So when I arrived at the basecamp at around 11 am, the morning observing shift was still ongoing. For the first time, I entered the control room — the heart of the basecamp. One wall is covered with screens showing the status of the telescope, the output of the live webcam and the weather conditions, and the other walls are lined with desks and even more screens.

Observers at APEX and other ESO telescopes don’t observe their own science targets, but instead carry out the observing programmes that are proposed by scientists from all around the world. At all times, at least one operator and one observer are present in the control room. While the operator is responsible for operating and controlling the telescope, the observer decides what to observe. The latter is my job as an astronomer and in the beginning, it seemed overwhelmingly complex.

Centre of the Milky Way with Jupiter and Saturn, taken by Katja during her APEX observing trip.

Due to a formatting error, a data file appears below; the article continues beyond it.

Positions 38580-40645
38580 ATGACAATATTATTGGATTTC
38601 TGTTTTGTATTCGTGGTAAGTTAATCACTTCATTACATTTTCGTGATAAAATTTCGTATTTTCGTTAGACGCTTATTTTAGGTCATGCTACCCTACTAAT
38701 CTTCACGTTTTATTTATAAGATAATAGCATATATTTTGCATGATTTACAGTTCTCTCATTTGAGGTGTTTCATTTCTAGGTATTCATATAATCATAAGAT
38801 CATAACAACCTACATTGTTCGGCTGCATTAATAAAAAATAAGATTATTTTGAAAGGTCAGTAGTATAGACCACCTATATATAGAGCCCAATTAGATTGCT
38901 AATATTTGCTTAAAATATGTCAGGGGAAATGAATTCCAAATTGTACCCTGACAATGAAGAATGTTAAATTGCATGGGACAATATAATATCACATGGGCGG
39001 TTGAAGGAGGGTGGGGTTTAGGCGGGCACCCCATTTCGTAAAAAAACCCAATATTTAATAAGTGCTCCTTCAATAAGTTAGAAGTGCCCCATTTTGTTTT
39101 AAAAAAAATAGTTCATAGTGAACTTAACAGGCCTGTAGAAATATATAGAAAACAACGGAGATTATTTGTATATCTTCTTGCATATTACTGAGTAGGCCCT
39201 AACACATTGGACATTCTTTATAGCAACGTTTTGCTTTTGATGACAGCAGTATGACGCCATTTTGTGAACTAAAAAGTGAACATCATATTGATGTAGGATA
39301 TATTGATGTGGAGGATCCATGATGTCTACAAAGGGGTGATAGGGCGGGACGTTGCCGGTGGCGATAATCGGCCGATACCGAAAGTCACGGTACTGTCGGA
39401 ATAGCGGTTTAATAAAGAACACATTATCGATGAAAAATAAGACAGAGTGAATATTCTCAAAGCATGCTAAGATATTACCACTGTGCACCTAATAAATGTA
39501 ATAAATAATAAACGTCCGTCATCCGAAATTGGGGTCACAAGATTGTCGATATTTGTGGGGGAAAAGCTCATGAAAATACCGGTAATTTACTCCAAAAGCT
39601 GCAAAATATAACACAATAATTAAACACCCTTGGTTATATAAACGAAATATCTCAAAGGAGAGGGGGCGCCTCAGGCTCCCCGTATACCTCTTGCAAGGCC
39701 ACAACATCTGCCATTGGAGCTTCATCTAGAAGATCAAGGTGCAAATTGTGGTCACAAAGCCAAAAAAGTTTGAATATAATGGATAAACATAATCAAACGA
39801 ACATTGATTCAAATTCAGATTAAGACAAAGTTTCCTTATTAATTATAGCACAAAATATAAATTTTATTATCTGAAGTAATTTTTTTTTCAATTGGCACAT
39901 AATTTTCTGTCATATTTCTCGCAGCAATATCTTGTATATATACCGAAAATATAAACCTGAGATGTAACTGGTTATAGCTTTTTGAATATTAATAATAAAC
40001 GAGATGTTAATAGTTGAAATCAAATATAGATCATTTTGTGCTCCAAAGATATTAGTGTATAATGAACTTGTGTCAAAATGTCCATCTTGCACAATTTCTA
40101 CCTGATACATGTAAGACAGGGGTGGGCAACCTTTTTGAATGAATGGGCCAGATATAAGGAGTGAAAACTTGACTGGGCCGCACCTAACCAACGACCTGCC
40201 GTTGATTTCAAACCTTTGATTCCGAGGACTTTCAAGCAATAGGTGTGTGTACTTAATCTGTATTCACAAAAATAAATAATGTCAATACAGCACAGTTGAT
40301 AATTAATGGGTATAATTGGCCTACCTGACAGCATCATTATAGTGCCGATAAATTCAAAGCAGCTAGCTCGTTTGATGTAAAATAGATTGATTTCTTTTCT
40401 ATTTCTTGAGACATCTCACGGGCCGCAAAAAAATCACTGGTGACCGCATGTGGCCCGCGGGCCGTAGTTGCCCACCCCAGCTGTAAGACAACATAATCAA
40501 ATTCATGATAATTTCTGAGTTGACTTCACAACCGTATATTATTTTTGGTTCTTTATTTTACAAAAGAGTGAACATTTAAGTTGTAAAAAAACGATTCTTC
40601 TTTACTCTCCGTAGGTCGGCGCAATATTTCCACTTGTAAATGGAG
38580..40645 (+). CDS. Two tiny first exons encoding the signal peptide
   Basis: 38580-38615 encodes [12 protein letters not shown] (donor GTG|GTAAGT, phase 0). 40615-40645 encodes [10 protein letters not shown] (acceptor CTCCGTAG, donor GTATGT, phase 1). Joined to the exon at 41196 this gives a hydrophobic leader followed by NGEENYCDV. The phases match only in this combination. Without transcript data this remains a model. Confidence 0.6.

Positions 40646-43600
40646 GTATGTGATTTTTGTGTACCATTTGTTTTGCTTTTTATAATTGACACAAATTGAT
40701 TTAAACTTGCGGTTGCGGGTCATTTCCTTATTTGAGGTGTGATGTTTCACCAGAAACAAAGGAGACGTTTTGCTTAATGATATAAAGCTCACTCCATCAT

Credit: ESO/Katja Fahrion

I moved into my hut that contained a small desk, a bed and a bathroom. Since it gets very cold in the desert at night, each room also has several radiators and the beds are covered with blankets.

Besides the huts and the control room, there are office spaces, a kitchen where breakfast, lunch and dinner are served, a recreational room including a table tennis table and a rowing machine, and a swimming pool. The swimming pool, that I used almost every day, has a beautiful view of the Sairecabur volcano. During the night, this volcano is not visible, but the view is replaced by the beautiful southern night sky.

DAY TWO: IN THE CONTROL ROOM

Although I got a brief introduction on the first day, I spent most of my second day at APEX in the control room learning how to observe with the telescope.

One specific parameter the observers have to keep in mind is the precipitable water vapour (PWV) describing the amount of water vapour in the atmosphere above the telescope. Because water absorbs electromagnetic radiation at the wavelengths we want to observe, it is critical to have low values of PWV, just like you would not want clouds over your optical telescope. A PWV of 0.4 mm is absolutely great, 0.7 mm is still very good, there are some programmes that can work with 1.5-3 mm, but basically above 4, there is not much to be done and above 6 the telescope is shut down.